Don’t feel like having to ask for something makes it less valuable. It’s easy to fall into the trap of believing that your partner should know what you need without you having to say anything – that if they really loved you and knew you, or weren’t so selfish, they would just naturally do it. You might then feel that a change in their behavior is somehow less “real” or valuable if you had to ask for it. “You’re just doing it because I told you I liked that, not because you really want to.”

But people, even those in the closest of relationships, think and see the world differently. Something may seem obvious to you, but simply not occur to them – not because of some character defect or lack of love — but because they are simply a different person with a different brain than you. Instead of seeing their inability to anticipate your needs on their own as a flaw, accept your differences. And instead of seeing behavior changes you directly asked for as less valuable, appreciate the way they’re willing to meet that need, even if it doesn’t come naturally. It’s just as worthy as a gesture of love and commitment, if not more so.

Communicating needs is not a one-way street. Hopefully this is obvious, but asking someone to meet your needs is not a unilateral process. Encourage your partner to make her needs known as well, and do your best to listen to, understand, and try to meet those needs when you can. In a healthy relationship, both partners are eager to try to do what they can to make the other person happy.

If you’re on the receiving end of a needs request, one of the most important things to do is to try to accept the other person’s “quirks.” You may not understand why she likes things done in a certain way, or how something that can seem so trivial to you can be so important to her, but you have quirks, too, that she finds equally hard to grasp. The more you can compromise and accommodate each other’s unique, but not-so-onerous needs, even without necessarily understanding them, the happier you’ll be.

You have a right to ask, but that doesn’t mean your needs will always be met. Your partner and kids have needs too, and their needs may conflict with yours. Making your needs known is not about issuing an ultimatum, but about open communication, compromise, and cooperation. Maybe your stay-at-home wife doesn’t feel like she can clean the house more consistently, but is willing to stop going out to eat on the weekends and use the saved money to hire a housekeeper. Maybe she isn’t up for all of your sexual fantasies, but is willing to try a few new things. Maybe she isn’t willing to give up her Wednesday night running club so you can go to a shooting class with your buddy, but is willing to watch the kids all Saturday afternoon so you can play golf with him. Even if you don’t come up with the exact solution you had hoped for, being open about your needs will make you a happier, less angry husband or boyfriend.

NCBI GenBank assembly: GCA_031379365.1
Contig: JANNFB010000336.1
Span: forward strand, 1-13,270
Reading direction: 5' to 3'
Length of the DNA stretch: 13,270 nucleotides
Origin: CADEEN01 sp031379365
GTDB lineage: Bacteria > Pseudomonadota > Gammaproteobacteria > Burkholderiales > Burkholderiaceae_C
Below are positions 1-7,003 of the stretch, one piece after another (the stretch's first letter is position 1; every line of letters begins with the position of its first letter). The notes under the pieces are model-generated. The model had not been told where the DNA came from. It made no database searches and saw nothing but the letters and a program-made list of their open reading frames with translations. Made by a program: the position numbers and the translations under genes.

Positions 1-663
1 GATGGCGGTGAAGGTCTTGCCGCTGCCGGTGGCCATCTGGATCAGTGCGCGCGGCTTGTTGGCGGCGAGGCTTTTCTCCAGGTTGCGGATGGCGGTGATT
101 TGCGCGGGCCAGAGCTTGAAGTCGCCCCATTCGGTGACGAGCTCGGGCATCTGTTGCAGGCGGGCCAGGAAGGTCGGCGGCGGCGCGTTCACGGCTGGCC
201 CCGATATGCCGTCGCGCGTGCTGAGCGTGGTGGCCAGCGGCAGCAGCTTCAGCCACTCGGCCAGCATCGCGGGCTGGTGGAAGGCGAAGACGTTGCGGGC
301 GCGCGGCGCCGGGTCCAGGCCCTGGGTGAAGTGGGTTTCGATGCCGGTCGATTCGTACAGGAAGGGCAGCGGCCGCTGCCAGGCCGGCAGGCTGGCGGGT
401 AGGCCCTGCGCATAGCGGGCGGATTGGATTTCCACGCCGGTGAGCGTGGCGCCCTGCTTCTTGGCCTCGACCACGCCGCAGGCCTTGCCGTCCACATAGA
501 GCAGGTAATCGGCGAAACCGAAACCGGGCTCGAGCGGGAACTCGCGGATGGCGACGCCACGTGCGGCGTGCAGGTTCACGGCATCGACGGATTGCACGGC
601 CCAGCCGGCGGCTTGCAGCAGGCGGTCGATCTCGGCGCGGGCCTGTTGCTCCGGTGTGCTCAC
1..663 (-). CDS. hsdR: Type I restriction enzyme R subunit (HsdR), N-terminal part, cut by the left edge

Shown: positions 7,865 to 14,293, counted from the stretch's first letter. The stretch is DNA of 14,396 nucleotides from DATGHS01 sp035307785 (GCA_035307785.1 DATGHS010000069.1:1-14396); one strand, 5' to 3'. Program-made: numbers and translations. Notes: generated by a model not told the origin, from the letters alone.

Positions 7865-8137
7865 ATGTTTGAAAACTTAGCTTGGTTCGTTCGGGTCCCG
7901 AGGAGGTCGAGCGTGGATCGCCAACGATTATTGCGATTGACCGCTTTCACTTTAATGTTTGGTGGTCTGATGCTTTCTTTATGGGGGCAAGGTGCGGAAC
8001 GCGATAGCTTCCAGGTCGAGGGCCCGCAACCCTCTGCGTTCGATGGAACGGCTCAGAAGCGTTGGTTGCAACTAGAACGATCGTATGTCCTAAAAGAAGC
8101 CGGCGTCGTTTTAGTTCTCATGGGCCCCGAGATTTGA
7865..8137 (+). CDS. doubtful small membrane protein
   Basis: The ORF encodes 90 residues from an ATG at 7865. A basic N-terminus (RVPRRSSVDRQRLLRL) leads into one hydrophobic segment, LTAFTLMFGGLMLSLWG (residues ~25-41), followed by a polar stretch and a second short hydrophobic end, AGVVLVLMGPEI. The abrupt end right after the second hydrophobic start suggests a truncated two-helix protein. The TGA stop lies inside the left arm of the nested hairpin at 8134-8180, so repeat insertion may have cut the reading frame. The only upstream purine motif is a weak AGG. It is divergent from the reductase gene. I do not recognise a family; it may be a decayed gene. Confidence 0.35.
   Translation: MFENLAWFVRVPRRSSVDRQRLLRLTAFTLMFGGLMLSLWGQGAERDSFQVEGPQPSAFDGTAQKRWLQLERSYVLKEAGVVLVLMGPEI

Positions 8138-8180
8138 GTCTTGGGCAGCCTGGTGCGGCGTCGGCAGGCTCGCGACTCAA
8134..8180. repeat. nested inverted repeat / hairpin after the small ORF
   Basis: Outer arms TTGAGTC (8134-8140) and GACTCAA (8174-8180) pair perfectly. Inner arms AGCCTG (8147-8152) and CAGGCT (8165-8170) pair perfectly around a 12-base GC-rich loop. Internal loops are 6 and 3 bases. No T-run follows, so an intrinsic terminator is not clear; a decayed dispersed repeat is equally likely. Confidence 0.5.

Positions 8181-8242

If your partner is unwilling to compromise or cooperate with you in any way, you have a choice in how to proceed. You can:

  • Try to put this one refusal in perspective with all the good things she does offer and bring to the relationship. Is the issue such a big deal in the big picture? If not, you express your disappointment and work to understand why you can’t meet on this issue, but ultimately accept her position. Ask if you can re-open the discussion at another time.
  • Utilize a self-care alternative. MFP suggests having a “self-care alternative” in mind when possible in case your partner can’t or won’t meet your needs. For example, if you want to pursue more independent interests, but your partner doesn’t give any ground, you might pay for and enroll in a weekly class you want to take anyway. The self-care alternative is your “or else,” but it’s not meant to be a punitive ultimatum, simply “your plan for solving a problem if you can’t get your partner’s help in a preferred solution.” Because while it doesn’t hurt to ask, in the end, it’s not other people who are ultimately responsible for meeting your needs.
  • If an issue is too important to you to simply accept a “No,” and/or if this refusal to meet your needs is a consistent pattern, in which you’re always being walked over while giving a lot in return, you may need to end the relationship.

 

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Source:

Couple Skills by Matthew McKay, Patrick Fanning, and Kim Paleg. I read through a bunch of relationship advice books recently looking for some good bits that might be helpful to pass along to readers. This was definitely the best in the bunch. It’s written by men (one of which runs a men’s support group) and includes lots of concrete, useful, practical tips.